Wednesday, July 18, 2012

In loving memory

My father battled lung cancer and emphysema for six months. He passed away on Saturday, June 23 while I was trying to download "The 59th Street Bridge Song" (aka "Feelin' Groovy") so I could play it for him. It was a song he used to sing to us a lot when we were kids. I told the nurse if I couldn't find it I was going to have to sing it to him. When I looked up from my iPhone he had stopped breathing. Maybe he didn't want to hear me sing.

I wanted to write something to read at the funeral - not happening at a Catholic mass. Or at the funeral home, but I just couldn't read it or stand to have someone else read it for me then. I've decided to post it here and share with the world about the amazing man I called, "Dad".

Our definition of a blessing is not always God’s definition. If we don’t get what we want we may think that God doesn’t love us or worst that he doesn’t exist. But we know God only works for our good and that he is always blessing us.

My dad was a blessing to all who knew him. You may have been blessed to have him as your grade school chauffeur or your drinking buddy after a few hours of working on a house but my sister and I were supremely blessed to have him as our father.

He liked to watch sports but his favorite team was always the ones we played on. He liked to work on houses and make things with wood. But he LOVED people, especially his family. He showed his love in his actions big and small. Dad was a devout Catholic and rarely missed mass. During the Lord’s Prayer he always held hands with the person next to him and after the prayer was over he’d give a little squeeze. That squeeze meant, “I love you”. I will miss that squeeze.

My favorite times with my dad were when we just spent time together being goofy, whether it was letting us style his hair when they were little or enjoying the dork-fest that was a night of joking around. Being with him was just fun. Lining up cereal boxes across the dining room table and using the palms of our hands as paddles for an afternoon of ping pong didn’t seem odd with dad.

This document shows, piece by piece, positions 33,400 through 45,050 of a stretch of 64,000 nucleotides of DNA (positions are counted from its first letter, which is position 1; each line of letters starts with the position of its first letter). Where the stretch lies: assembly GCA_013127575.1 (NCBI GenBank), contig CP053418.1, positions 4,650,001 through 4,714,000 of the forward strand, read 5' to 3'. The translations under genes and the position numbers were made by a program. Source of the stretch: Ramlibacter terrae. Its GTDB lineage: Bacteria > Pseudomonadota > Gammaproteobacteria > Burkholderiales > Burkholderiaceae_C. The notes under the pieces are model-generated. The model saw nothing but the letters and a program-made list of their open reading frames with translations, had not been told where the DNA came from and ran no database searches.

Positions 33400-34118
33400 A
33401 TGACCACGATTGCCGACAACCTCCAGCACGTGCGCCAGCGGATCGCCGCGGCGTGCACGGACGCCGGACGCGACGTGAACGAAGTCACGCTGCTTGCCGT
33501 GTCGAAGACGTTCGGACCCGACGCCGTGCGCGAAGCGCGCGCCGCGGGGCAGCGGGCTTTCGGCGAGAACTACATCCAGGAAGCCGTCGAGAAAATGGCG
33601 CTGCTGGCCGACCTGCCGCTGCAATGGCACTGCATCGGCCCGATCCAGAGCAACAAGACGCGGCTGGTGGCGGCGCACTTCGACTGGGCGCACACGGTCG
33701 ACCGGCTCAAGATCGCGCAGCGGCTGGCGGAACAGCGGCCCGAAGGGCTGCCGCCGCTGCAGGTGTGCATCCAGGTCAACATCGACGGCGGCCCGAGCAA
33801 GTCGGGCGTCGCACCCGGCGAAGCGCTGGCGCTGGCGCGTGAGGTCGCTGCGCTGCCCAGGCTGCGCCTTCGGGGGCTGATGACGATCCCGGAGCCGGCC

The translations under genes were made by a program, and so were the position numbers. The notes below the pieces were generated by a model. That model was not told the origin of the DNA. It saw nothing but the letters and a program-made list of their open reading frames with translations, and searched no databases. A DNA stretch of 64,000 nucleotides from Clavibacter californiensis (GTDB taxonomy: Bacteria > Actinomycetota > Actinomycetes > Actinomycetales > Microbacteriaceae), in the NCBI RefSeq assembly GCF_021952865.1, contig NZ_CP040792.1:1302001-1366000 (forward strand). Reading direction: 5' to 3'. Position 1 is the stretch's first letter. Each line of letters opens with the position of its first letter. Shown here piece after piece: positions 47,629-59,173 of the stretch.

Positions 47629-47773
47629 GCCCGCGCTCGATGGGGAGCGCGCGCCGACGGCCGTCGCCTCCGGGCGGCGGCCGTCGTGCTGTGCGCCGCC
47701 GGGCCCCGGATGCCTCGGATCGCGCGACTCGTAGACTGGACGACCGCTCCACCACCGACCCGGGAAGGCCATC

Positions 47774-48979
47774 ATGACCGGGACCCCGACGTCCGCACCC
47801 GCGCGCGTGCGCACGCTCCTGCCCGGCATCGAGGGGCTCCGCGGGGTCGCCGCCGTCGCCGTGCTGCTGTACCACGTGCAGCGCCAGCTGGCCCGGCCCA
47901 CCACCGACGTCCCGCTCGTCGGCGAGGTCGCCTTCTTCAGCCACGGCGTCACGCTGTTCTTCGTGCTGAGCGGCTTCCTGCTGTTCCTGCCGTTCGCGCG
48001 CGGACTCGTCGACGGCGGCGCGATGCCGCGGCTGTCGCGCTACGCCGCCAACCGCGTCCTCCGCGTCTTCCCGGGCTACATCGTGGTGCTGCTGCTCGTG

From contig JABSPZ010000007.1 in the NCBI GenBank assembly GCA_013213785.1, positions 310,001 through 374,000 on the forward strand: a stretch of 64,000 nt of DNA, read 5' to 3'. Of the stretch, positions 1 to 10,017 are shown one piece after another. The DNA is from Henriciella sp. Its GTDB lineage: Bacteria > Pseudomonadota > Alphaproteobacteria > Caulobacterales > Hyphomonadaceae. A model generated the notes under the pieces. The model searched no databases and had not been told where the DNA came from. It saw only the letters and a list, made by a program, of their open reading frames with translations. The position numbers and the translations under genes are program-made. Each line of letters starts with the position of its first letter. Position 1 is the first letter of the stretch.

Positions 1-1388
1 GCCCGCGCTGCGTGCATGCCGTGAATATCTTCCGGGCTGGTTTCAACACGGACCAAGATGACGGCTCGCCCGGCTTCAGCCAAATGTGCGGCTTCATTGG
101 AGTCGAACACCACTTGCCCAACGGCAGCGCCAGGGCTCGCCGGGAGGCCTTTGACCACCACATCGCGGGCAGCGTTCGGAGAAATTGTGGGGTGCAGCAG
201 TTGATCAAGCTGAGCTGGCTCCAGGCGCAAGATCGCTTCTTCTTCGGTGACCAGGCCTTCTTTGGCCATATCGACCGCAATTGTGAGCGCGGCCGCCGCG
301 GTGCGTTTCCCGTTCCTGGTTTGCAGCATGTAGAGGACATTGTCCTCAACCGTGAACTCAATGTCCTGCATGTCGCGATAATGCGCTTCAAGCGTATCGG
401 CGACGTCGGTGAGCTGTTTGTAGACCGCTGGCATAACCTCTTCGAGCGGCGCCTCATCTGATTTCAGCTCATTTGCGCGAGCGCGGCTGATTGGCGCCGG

Dad being goofy. This is the only video we have of him and it is the best thing on my iPhone.
People admired his dedication to his mother when he quit his job so he could care for her at the end of her life. He spent weeks at a time caring for my son at the beginning of his life and again over the past year. Some called him a saint for picking up his life and taking care of his dying sister for a year and a half.

Dad was uncomfortable with this praise and especially the title of saint because to him he thought he was being quite selfish. Spending time with his family and caring for them was the only place he wanted to be.

But Dad didn’t just love his family, he was interested in all people. He liked to hear their stories and listened with an intensity that made them feel important. If you needed help he was there.
Volunteer at bingo? Sure.
Install a dishwasher?  OK.
Teach Vietnamese refugees to drive? No problem.
A ride to the hospital? Hop in.
Pay rent to me a bit late? Well if you have to.
Build a house? Sounds like fun.
Watch a kid? Any time
Dad’s passing does not feel like a blessing now, I don’t know that it ever will to us. God blessed us with a great father and the ability to be there for him at the end. He showed my dad mercy in the end because he never suffered with any pain.

Happy Crafting,


Sean said...

So sorry to hear about your dad. I like to think parents live on in the way you raise your own children.

jill said...

lovely sentiments - my thoughts are with you

alexa said...

Katie, I am only just catching up with your blog now, and so sorry to read of the loss of your beloved Dad. I was very touched by your tribute to him, so full of admiration and love. Thinking of you.